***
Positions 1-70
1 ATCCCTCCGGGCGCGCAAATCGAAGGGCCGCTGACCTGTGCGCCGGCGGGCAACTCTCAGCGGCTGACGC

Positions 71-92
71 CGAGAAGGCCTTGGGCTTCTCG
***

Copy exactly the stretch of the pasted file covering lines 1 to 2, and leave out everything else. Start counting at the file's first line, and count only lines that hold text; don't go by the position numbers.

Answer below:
Positions 1-70
1 ATCCCTCCGGGCGCGCAAATCGAAGGGCCGCTGACCTGTGCGCCGGCGGGCAACTCTCAGCGGCTGACGC